Parenthetically, before I go further and to further illustrate how I seem to be able to find the perfect partner for everyone sauf moi ... that's her husband. The result of my yenta-style match making in the early 1980s when Robin sauntered into downtown Boston to meet me for lunch. And right there amid the not-so-attractive metal desks of a dozen bank trainees in varying modes of pre-noon preparations (read: distractions) lightening bolts sparked.

On the itinerary is a day trip to Salem. Home of witches, pilgrims and Nathaniel Hawthorne. But since we have different end destinations ... Robin and Ken back to their home, us to Maine ... we are driving in two cars.

Ooops, I forgot to mention that they reside in the country. The leafy Boston exurbs. And that their dog food (kept annoyingly open in their three-car garage) attracted colonies of teeny mice over the winter. The country one. Brownish grey with oversized ears.

Back to the future: We are driving through the rambling streets of Salem. Robin fumbling nervously as I keep repeating obnoxiously "was that a mouse?"

Approaching the parking garage scary things roll through the crevices of my mind. What if it is a mouse and it jumps in the car while I reach through my window to grab the ticket from the automatic attendant? Or worse, suppose an entire family is nesting under the hood wreaking havoc in the insulation surrounding the engine? Even more disastrous, chewing cables and wires that will render the car inoperable at the worst possible moment?

My head swirls as I head up the ramp. Bravely I lower the driver's window. Just far enough to grab the ticket and hit the up button. No more than necessry. Safe. No mouse jumps in.

Oh ... did I mention that Bailey is curled up in the back of the car? She joined us to visit her canine cousins, the Doodle Brothers. An open sack of her kibble on the floor. Treats, too. Mouse bait. And, it is over eighty degrees outside. Windows must be opened a bit the sunroof slid back to let air circulate.

Up the ramp we drive. Floor 2. Robin is still fooling to align the GPS software with our new coordinates. I am sweating bullets. I slide the car into a space on the shady side of the garage. Steel myself and slowly open my car door. I peer up onto the roof.

There, clinging cartoon-like by every toe on its teensy feet to the edge just below my face, is one very scared large eared mouse. Petrified. Both of us.

I beg with my sister to put down her iPhone (we are at our destination for god's sake). Hand me something to swat the mouse off its perch. She grabs Bailey's leash. What am I? A circus act? Am I going to whip the frightened rodent into submission? No.

I spy the Maine atlas of road maps is peeking from the pocket behind my seat. My weapon! Grab that. Please. Tentatively (and I might add more freaked than our roof top passenger) she cracks her window. Barely. And shuts it so quickly that the map book gets stuck. Hurry. Pleeeeeeeze.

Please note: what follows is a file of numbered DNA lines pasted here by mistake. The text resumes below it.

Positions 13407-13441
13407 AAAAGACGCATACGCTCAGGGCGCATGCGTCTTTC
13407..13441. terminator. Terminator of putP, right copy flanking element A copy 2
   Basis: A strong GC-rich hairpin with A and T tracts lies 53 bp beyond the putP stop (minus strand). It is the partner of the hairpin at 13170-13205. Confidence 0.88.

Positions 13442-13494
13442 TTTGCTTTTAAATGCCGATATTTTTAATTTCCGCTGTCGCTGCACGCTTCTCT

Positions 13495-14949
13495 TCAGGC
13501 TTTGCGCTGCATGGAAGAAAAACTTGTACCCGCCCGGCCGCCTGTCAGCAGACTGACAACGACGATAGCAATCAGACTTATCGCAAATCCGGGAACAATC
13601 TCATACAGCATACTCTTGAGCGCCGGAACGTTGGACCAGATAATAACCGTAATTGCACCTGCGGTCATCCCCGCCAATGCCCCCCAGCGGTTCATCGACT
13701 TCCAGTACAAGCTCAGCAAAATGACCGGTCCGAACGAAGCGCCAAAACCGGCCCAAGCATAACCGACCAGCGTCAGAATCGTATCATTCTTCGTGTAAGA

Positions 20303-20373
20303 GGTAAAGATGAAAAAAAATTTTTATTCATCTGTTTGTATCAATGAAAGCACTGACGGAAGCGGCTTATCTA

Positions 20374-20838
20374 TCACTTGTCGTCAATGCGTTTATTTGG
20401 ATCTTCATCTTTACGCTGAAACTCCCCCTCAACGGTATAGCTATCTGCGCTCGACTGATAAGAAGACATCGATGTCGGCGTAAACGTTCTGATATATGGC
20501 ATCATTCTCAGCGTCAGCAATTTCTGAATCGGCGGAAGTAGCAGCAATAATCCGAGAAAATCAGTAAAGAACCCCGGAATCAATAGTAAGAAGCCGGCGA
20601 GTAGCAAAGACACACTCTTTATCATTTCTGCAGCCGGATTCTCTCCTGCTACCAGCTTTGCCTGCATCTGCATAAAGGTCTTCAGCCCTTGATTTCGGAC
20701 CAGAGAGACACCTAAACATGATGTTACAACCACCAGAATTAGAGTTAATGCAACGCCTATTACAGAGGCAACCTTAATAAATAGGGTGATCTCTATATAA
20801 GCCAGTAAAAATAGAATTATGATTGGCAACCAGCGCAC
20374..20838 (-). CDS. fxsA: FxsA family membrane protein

Hunter Alice. Armed with the clumsy, page flipping open atlas I sweep the roof of the car. The mouse darts from side to side and then falls into the channel on the hood between the wipers and the windshield. Eeeks. Is it going to go under the hood? In the dimly lit space I cannot see the color-coordinated mouse. Yikes.

I sweep the booklet one more time. With gusto. And purpose. Bingo! The mouse jumps to safety and scampers along the concrete and steel girders. Far far away from its transportation. Farther from its family and friends. Alone on an adventure in rugged Salem.

My heart pounds. I jump back in the driver's seat. Turn the key in the ignition firing up all cylinders post haste. And screech the car in reverse heading to another floor. God knows that I do not want to vacate my open-sunroofed vehicle. The mouse might just be thinking this is the mothership.

Gheesh!

Monday, August 16, 2010

Boogey Woogie Bugle Boy


Happy birthday, Dad!

That's him. Second from left. Back row. The 23 year old Army Air Corps captain from Kentucky. Pilot of the Goin' Jesse. A storied bomber in the Asian theater. WWII. Survived Japanese fooz fire fights. Saved his crew.

You know. I always felt like I could be in a crashing plane with him and we'd be okay. He was just that way. Instilled confidence in me. A trouble-shooter extraordinaire. Could see the forest for the trees, so to speak. Hone in on those leaves in the midst of the shadowy woods, distill the issue, define the problem. Then with the steady precision of a bombardier hit his mission. Solution. Resolution. Case closed.

I got that from him.

You'd be 89 today. Your ninetieth year.

I baked a cake to celebrate. Your fave. Pearl's dot chocolate cake. Milk chocolate icing. Baker's red box of unsweetened but not so bitter cocoa. To celebrate you, the birthday boy! Okay. Okay. And I confess: to delight my sweet tooth, my cravings for sugary confections. Hey, Dad, what do you think this is? Your birthday? You bet it is!

But I am stymied. The choice of ice cream has me a bit confused. Ha! A real quandary.

Remember when Charlie enrolled in a Saturday morning class for kids at the local community college? To learn about how ice cream ends up in the freezer case at our local markets.

Assignment 1: Interview your family and friends to see who prefers what. Easy. We all have our beloved cold, creamy taste treat to memory.

Everyone had an immediate response. Not you, the most decisive thinker on the planet. My mentor who instilled within me the ability to make a decision with the facts on hand. They might change. But don't look back. Be confident with your choice.